Conflicting research and opinions leave students and parents of young students with more questions than answers, but in my experience, I’ve found that technology in a learning environment has exponential positives which far outweigh the negatives.

Technology and learning coincide in different ways during a typical school day. Interactive simulations, online assignments, online libraries and Zoom classes are just a few of the different ways internet learning is integrated.

A 2018 study of ed-tech programs demonstrated when technology is used to personalize learning to a student’s individualized pace, it “shows enormous promise in improving learning outcomes.”

Educational tech programs use artificial intelligence to adapt to the specific student it teaches. This benefits the student and the teacher because the student can get information the way they understand in a way a teacher couldn’t possibly have enough time to do for every student.

Not only does technology assist teachers in the classroom but at home as well. During the COVID-19 pandemic quarantines, schools were able to continue teaching because of the ability to hold Zoom classes and give online assignments.

Without the internet, anywhere from three months to almost two years would be spent out of school. At home learning through the internet gives the option for those who struggle with sickness or need flexible learning to continue their education in a way that best suits them.

Schools without access to the internet and all of its resources may fall behind the high tech schools but can still offer great education without it. Technology is fairly new to the educational world, so statistics regarding schools without technology and schools with technology aren’t directly correlated to the recent surge in integrating technology from elementary school and beyond.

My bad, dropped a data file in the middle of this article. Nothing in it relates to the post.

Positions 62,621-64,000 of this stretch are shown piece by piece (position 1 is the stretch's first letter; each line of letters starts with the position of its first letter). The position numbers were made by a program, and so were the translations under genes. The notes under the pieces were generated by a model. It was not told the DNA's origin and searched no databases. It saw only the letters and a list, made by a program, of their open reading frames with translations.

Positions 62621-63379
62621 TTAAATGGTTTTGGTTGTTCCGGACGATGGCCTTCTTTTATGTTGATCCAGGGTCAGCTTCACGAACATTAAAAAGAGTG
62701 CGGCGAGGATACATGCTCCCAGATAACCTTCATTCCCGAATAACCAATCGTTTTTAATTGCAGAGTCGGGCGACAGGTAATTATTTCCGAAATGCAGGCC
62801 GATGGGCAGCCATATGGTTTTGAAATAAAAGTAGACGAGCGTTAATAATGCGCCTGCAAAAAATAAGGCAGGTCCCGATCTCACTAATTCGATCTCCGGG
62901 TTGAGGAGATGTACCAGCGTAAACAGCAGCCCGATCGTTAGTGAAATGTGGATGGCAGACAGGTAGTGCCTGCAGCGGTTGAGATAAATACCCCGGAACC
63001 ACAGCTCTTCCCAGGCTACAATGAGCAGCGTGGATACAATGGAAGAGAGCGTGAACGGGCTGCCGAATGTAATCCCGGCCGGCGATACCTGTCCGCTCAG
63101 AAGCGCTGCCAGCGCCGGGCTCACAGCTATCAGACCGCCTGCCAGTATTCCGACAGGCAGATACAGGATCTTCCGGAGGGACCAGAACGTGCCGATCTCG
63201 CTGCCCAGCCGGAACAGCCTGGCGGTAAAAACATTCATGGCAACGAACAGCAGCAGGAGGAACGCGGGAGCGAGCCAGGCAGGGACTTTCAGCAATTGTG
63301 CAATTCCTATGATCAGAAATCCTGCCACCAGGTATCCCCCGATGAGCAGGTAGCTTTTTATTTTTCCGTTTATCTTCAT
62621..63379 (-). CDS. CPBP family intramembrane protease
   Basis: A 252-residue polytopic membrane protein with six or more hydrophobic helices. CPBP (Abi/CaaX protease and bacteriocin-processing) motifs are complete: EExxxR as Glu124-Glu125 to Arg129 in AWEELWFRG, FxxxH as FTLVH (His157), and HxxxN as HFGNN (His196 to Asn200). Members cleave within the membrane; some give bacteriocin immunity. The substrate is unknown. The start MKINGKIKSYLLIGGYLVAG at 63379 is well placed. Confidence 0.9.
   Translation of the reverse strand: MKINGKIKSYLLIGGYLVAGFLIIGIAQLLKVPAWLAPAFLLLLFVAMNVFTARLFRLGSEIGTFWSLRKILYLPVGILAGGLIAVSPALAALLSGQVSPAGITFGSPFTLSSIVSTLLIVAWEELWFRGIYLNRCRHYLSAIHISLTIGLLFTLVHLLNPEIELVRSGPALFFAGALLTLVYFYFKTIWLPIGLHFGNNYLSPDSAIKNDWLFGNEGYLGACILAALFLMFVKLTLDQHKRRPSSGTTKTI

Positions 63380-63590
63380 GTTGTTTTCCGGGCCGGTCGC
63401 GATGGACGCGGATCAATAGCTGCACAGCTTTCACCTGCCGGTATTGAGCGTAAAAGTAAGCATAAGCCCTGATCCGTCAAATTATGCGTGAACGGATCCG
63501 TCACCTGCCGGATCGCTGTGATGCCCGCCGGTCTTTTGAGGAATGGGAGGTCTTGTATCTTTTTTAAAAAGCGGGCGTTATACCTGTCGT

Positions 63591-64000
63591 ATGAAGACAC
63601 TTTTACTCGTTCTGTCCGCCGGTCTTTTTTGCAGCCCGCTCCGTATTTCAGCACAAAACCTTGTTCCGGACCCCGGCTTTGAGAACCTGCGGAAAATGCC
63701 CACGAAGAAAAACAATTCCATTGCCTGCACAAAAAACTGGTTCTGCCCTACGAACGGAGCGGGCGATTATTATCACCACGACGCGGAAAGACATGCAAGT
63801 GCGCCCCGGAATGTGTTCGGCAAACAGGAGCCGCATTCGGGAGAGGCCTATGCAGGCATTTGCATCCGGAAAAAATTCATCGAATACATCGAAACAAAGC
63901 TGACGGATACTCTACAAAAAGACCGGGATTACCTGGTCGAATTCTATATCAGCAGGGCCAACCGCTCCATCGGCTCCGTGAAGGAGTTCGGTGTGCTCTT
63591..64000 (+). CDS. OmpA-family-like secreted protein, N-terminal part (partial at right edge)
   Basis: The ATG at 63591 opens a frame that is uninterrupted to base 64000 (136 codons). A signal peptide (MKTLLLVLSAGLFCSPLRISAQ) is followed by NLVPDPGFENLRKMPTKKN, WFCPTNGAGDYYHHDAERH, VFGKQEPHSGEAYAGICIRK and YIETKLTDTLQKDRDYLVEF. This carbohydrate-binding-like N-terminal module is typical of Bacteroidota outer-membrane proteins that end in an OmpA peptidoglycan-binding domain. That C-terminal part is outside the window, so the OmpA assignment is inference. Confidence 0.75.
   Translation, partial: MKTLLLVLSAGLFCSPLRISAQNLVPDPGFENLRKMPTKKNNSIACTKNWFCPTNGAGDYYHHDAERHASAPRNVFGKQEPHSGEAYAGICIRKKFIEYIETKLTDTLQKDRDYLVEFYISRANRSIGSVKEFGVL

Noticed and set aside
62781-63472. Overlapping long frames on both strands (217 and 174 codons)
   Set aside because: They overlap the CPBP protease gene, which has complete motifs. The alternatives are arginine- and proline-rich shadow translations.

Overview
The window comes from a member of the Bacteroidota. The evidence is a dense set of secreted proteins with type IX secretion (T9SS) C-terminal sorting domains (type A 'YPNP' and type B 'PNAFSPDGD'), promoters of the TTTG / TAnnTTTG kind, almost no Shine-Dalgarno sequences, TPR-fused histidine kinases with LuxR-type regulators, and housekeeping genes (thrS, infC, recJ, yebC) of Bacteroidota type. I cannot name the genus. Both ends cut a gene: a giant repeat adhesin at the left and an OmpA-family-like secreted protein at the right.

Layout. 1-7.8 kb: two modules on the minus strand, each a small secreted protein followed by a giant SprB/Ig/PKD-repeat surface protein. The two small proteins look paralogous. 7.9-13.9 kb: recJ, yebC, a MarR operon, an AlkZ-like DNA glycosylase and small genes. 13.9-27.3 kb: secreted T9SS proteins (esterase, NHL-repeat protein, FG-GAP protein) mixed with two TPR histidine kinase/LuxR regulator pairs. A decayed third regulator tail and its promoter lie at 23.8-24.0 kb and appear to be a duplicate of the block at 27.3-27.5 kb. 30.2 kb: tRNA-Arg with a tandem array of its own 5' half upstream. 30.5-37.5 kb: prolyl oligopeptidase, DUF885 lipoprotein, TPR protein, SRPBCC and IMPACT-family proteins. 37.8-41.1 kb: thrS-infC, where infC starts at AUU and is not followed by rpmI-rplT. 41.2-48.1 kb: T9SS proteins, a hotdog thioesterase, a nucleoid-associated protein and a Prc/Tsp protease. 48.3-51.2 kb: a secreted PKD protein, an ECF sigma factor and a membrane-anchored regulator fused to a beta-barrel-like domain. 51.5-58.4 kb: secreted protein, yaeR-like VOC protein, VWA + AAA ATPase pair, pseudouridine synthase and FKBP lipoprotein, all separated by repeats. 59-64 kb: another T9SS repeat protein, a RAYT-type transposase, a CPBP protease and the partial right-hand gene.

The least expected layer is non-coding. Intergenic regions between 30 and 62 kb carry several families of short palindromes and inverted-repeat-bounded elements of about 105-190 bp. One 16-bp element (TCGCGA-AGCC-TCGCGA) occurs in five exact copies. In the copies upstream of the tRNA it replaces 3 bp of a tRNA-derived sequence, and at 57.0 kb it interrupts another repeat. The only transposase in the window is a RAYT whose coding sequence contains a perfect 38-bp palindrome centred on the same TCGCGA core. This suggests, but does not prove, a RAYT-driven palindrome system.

A majority of the studies focused on younger children in elementary school, but the same applies for higher learning. Discipline online can help college students to minimize the unhealthy aspects of online learning.

In a recent McGraw Hill study, 3,300 U.S. college students were surveyed on technology in education. Four out of five college students say that technology helps them save time, boost grades and improve their education.

On the other hand, technology has its fair share of cons; moderation is key with almost everything in life. Too much interaction with technology as an infant and child can disrupt neurological development.

According to Brooking.edu, “In adolescence and young adulthood, the presence of technology in learning environments has also been associated with (but has not been shown to be the cause of) negative variables such as attention deficits or hyperactivity, feeling lonely, and lower grades.”

In acknowledging those variables, they only associate with technology in the learning environment. With proper instruction from teachers and discipline from students, those variables are no longer associated with technology in the learning environment.

The promise of an interactive learning experience is worth using and teaching discipline to students about keeping technology use in moderation. Educators who understand the correct way to learn with technology are necessary for optimal learning.